As a reminder from the first part of Session 3, here is the summary of the boundary conditions for the different setups:

The **Boundary Conditions** define the flow variables at the boundary surfaces. To add a boundary condition, click on the **+** icon and choose the appropriate type.

Boundary condition for the **Inlet** topological entity set: please create a **Custom** boundary condition and set it up as shown:

Boundary condition for the **Outlet** topological entity set:

Boundary condition for the **Symmetry** topological entity set:

Boundary condition for the **Top and side** topological entity set:

Boundary condition for the **Bottom wall** topological entity set:

Boundary condition for the **Aircraft - walls** topological entity set: it will be a **Wall** boundary condition with a **No-slip** condition for velocity and **Zero gradient** for **Temperature**:

### Numerics

Select **Numerics** from the simulation tree and enter the following inputs. This enhances the solver to get the appropriate results.

- Set the relaxation factors to:

**p: 0.2**

**U: 0.5**

**Density field: 0.05**

**Enthalpy equation (h): 0.5**

**k: 0.5**

**Omega: 0.5**

**Number of non-orthogonal correctors: 2**

In **Residuals control**, set all values to 1e-7. When and if this criteria has been met, SimScale automatically stops the simulation. Otherwise it will run until the specified number of iterations has been achieved.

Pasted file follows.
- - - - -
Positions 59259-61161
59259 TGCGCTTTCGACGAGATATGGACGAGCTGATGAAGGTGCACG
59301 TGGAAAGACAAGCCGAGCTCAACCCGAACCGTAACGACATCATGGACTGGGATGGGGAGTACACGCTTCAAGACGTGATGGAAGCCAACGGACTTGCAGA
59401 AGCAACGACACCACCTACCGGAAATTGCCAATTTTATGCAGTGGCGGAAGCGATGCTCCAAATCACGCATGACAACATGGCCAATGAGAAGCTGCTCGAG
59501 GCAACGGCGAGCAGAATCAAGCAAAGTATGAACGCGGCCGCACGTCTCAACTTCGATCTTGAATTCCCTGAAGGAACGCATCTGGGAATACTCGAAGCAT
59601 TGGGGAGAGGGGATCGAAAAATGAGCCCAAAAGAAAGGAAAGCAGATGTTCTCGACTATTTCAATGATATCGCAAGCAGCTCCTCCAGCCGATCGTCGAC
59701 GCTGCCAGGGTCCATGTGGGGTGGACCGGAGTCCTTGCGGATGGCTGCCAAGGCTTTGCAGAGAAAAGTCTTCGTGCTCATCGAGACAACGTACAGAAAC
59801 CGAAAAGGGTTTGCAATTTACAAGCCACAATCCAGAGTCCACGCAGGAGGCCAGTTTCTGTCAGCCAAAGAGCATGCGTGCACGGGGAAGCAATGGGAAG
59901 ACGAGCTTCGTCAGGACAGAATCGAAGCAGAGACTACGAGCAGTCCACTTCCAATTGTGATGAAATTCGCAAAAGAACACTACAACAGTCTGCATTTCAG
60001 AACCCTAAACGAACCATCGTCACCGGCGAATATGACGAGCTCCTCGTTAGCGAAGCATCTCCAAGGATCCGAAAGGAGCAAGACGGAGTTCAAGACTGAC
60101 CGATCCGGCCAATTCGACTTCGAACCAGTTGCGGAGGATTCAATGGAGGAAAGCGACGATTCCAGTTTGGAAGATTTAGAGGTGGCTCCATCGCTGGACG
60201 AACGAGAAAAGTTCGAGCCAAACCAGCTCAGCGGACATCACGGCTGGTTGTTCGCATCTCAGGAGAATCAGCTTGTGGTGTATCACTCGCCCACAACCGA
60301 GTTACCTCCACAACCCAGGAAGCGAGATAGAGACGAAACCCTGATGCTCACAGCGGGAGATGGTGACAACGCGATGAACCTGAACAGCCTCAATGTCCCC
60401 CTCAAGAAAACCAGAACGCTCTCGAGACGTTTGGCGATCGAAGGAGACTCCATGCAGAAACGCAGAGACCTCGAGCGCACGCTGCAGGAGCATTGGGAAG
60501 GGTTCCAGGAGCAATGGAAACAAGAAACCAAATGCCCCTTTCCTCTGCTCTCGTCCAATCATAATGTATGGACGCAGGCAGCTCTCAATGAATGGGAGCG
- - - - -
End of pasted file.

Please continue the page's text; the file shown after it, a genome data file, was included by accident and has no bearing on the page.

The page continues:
Change the pressure solver to **GAMG** with absolute and relative tolerances to **1e-8** and **0.005** respectively.

All other solvers should be changed to **Smooth solver** with absolute tolerance **0.0000001** and relative tolerance **0.001**.

Set the following **Divergence** schemes to **Bounded Gauss Upwind**:

Now, in **Simulation control** change **End time** and **Write interval** to **1800**. Raise **Maximum runtime** to **40000** seconds. The number of processors is automatically determined by SimScale to optimize core hours usage.

We can now proceed to creating a **Simulation Run**.

Create new simulations for Mach 0.25 and 0.35 by duplicating the first compressible setup.

Configuring the 0.25 Mach simulation is straight forward. It only requires you to update velocity inlet, k and omega.

For 0.35 Mach, velocity will be ramped to avoid divergence early on in the simulation. To set up a ramped velocity, do as follows:

At t = 0 iterations, a velocity of -15 m/s (in **Z**) will be applied to the **Inlet**. When the number of iterations reaches 900, the velocity in the **Z** direction is updated to -116 m/s.

For the **Aircraft close to the ground**, the set up follows the same logic as the one we just did: